I remember as a child, being asked by teachers, ‘Can you see it?” Rarely though would they ask, “Can you hear it?” We have come to rely on sight a great deal, our over busy brains stimulated by visual glitter everywhere we go, and mostly at the expense of listening.
I never learned to really listen until I was in my late twenties, I still remember the moment. I was bird watching with two serious ’twitchers’ on a spring morning, we were stopped on a quiet rural road. The three of us jumped out of the car, I raised my binoculars searching for hidden birds. The other two listened, pointing an ear into the forest beside us. After a few seconds, I heard the tiniest, non descript sound, and then one by one the two birdwatchers start to name the species, “Hairy Woodpecker, Northern Parula, Swainsons Thrush, Swamp Sparrow”, on it went until they had exhausted all the species in that particular thicket.
I was dumfounded. How could they possibly tell from those inaudible peeps and whistles what species those birds were? I spent the next several years teaching myself bird song using tapes, eventually I became quite good.
My point in this story is how much we miss in our daily lives because we just don’t know what we are missing. Learning to listen has added a wonderful richness to my walks in the woods. To that very first Hairy Woodpecker call, heard on my first birding trip, I am eternally grateful, it has opened up a door that otherwise may have stayed shut.
Science seems to be catching up with the study of listening to natural sounds. Studies have shown that natural soundscapes calm us. Could it be that thousands of years of living close to nature, that we humans have a natural inclination to feel calm when we hear birdsong? Does birdsong trigger a distant biological memory or is it the actual quality of the sound that calms us? You can find birdsong in hospitals and classrooms these days; I have even used recordings in my art shows to give the viewer a deeper experience.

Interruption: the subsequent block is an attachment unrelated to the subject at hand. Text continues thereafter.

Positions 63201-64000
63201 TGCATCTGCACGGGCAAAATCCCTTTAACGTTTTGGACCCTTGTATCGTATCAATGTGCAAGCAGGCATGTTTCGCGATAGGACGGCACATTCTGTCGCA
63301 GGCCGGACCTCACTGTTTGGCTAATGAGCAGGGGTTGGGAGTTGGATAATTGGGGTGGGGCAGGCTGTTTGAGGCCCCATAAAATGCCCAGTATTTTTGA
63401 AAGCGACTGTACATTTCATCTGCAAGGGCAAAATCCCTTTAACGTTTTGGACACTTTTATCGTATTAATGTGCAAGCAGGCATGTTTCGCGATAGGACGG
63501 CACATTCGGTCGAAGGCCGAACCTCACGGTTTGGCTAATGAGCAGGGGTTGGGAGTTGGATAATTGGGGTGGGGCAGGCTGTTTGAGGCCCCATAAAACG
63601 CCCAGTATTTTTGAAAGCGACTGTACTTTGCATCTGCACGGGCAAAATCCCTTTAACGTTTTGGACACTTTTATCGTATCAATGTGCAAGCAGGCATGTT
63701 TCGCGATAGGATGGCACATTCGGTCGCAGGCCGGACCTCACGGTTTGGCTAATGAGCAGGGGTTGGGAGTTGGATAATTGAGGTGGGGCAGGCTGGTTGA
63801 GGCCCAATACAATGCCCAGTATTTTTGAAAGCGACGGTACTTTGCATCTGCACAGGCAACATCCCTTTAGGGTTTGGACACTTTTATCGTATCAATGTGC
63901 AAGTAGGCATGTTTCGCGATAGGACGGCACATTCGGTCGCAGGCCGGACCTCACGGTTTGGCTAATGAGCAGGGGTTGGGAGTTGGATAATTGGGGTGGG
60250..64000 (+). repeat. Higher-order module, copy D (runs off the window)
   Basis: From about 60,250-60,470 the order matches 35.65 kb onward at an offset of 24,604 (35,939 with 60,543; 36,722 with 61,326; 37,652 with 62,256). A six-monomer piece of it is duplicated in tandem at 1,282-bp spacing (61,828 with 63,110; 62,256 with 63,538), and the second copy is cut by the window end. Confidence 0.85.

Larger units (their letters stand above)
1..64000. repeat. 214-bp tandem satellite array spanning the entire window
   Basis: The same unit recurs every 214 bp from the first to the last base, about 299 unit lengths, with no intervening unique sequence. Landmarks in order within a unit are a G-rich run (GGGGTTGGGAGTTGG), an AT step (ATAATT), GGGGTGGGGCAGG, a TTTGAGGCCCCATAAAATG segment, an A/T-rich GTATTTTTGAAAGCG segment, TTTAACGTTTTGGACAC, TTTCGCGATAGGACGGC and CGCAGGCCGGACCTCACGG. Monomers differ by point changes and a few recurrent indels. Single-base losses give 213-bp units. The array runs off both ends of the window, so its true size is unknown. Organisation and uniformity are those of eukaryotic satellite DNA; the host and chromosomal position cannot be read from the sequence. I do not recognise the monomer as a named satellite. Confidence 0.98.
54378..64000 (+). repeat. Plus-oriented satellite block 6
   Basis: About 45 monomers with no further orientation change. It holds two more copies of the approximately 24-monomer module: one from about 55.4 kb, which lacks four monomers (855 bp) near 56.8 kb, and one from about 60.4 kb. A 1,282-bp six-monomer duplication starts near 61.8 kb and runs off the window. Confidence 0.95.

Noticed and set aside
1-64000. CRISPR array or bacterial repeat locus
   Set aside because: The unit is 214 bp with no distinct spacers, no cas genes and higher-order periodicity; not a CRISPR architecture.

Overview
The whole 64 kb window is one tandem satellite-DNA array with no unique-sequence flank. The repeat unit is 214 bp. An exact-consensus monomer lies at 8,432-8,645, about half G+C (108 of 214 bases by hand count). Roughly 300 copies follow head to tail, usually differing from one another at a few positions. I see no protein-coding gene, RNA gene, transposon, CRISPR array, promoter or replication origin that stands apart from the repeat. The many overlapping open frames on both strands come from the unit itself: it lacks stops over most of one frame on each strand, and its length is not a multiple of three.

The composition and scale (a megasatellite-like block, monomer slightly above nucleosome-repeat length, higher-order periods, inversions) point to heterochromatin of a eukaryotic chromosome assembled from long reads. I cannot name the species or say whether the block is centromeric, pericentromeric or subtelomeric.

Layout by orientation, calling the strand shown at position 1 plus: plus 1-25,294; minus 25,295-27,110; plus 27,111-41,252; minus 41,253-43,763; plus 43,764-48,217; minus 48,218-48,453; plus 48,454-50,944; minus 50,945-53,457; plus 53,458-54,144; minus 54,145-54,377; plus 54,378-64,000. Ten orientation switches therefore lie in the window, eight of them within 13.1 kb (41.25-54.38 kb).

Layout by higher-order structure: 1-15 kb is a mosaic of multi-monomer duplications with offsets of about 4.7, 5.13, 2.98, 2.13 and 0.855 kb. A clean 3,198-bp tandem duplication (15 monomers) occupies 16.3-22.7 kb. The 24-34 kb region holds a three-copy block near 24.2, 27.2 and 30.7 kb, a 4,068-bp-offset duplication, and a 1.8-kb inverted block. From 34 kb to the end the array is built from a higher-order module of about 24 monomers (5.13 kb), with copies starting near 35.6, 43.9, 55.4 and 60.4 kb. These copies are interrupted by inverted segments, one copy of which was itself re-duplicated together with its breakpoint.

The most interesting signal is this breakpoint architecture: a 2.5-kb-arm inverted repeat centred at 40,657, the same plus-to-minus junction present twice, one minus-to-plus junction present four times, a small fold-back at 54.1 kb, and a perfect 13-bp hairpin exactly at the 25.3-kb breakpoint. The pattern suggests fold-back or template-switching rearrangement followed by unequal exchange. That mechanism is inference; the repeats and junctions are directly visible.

Listening intently seems to be a forgotten art we could use to reconnect to the places we live, although, it is awareness of these sounds that brings us to that moment to actually stop and listen. I would love to hear your own stories of natural sound discoveries.
Here is a world map of nature sounds you must have a listen too, I was going to say ‘look at’, you get my point! Below you can see the film, ‘Standing With The Trees’, made whilst recording the ancient soundscape of an old growth forest. It covers the process of actually being there on location and how I go about recording the soundscape. In the final part of this series, how natural sounds can also be an indication of the health of eco-systems.
End Quote, “Still the noise in the mind: that is the first task – then everything else will follow in time.”
R. Murray Schafer.